As I mentioned above, collectors are beginning to recognize the value inherent in the Liberty Head half eagle series. Nice Uncirculated coins from the 1840's and 1850's are very rare and in the case of the Philadelphia coins, they are affordable in grades up to and including MS63. Charlotte and Dahlonega half eagles are strong as long as the coin(s) are nice for the grade with good surfaces and color. New Orleans half eagles of this era remain popular with collectors and the supply of higher grade examples (AU55 and above) seems to have suddenly dried-up. The rare date No Motto issues from San Francisco remain difficult to sell with a few exceptions; notably the very rare 1864-S. I would rate the No Motto market as strong and getting stronger.
The With Motto market is not as strong. Carson City half eagles seem to be less popular with advanced specialists than in the past and are selling for discounts unless they are exceptional. Better date Philadelphia and San Francisco issues are weak with the exception of the excessively rare 1875 (an AU55 example just sold for $143,750 in the November 2010 Bowers and Merena auction). Generic With Motto Liberty Head half eagles are weak with MS65 and MS66 coins having dropped in price during 2010.
The Indian Head half eagle series is showing a bit of strength in the better-date mintmarked issues from the 1910's. Common dates are weak and prices for MS65's have dropped significantly in the last year; enough to the point that I actually think they are a good value right now.
OVERALL RATING: 5. The half eagle market is solid but not spectacular. The "right" coin can sell for a record price (as witnesed by the AU55 1875 that I mentioned above) but there are enough overgraded, low-demand pieces selling for discounts at auction to keep the overall heat index factor at just a "5." I have had very good success selling early half eagles and No Motto Liberty Head half eagles in the $2,000-25,000 range this year. My gut instinct tells me that some of the overlooked rare dates from the 1855-1875 era could be seeing more demand in the coming years.
For years, I've written that eagles were "the next big thing" and, for once, I was right. This denomination saw a number of record prices in 2010 and Liberty Head eagles led they way due to competition among a small but dedicated number of collectors at the top end of the market.
But not all was rosy in the World of Eagles. Early eagles saw weakness that continued from 2009. This is clearly the result of some truly gross coins in holders. I often see coins graded AU55, AU58, MS61 and even MS62 that are 100% unoriginal and lack any semblance of eye appeal. While pieces of this (low) quality still brought decent prices at auction in 2006-2008, the market has become more selective and now these coins sell for discounts. This has reduced values across the board but, suddenly, I like choice, original examples at 20-25% discounts off of previous market highs. I can't remember any properly graded MS64 or better early eagles selling in the last year and I think a CAC-approved example would still bring a very strong price.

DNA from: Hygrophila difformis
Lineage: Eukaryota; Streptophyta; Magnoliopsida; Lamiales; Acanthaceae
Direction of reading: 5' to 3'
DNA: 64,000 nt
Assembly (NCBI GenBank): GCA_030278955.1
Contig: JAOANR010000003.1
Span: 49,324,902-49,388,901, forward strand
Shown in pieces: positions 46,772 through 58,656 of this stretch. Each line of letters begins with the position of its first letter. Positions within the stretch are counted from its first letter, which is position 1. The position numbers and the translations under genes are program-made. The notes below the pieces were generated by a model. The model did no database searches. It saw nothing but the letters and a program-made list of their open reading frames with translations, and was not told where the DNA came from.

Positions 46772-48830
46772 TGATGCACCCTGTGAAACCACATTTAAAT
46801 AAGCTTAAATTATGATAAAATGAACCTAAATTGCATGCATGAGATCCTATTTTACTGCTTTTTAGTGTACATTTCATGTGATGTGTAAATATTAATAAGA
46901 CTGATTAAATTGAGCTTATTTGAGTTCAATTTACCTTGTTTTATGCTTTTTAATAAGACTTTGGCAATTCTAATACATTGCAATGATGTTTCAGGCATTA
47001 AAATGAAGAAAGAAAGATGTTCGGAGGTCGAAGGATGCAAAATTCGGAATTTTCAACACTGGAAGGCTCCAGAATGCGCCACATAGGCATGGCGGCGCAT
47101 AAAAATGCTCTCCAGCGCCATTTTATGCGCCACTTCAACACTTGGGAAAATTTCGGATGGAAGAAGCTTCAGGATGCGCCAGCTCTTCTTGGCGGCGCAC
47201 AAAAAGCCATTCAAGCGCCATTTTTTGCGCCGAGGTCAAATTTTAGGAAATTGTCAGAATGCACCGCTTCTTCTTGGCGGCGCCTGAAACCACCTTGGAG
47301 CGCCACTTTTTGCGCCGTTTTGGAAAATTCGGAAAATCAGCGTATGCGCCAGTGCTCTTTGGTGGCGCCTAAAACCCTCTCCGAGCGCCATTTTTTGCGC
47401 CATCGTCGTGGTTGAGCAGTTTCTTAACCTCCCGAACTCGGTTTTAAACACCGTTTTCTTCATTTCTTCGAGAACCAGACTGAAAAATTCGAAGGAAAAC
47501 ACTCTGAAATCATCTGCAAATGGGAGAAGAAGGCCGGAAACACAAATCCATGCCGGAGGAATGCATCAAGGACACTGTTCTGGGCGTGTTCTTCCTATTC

The Liberty Head eagle series did really well in 2010 and this trend should continue for the foreseeable future. Any Finest Known or high Condition Census coins, regardless of date or mint, should do quite well. New Orleans eagles are popular and in demand and interesting high grade pieces (like the record-breaking 1842-O that brought over $70,000 this year at auction) will continue to bring high prices. I think a real value play in this area are common date Philadelphia No Motto coins from the 1840's and 1850's in choice AU to MS63 grades.
With Motto coins of this denomination saw sporadic levels of demand. Carson City eagles sputtered a bit but really high end, choice pieces were actively sought. If a very nice 1870-CC came on the market it would be a potential record-setter. New Orleans eagles were led by the 1883-O which, in a short period of time, has gone from hugely undervalued to hugely priced. Even the formerly undervalued 1880-O saw some love in higher grades. The semi-scarce Philadelphia and San Francisco issues from the 1880's and 1890's remained overlooked and these are undervalued. If the concept of the "short set" were ever applied to With Motto eagles, these dates could appreciate quite a bit.
Indian Head eagles were similar in performance to their half eagle counterparts. There was some interest in AU58 to MS63 better dates from the teens and the rare 1920-S and 1930-S saw slightly increased demand. Common dates in MS65 and above were weak. Proofs were weak unless the coins were PCGS graded and CAC approved. The few original Gem Indian Head eagles that sold in the last year brought very strong prices as collectors have come to realize how few of these coins remain with natural color and surfaces.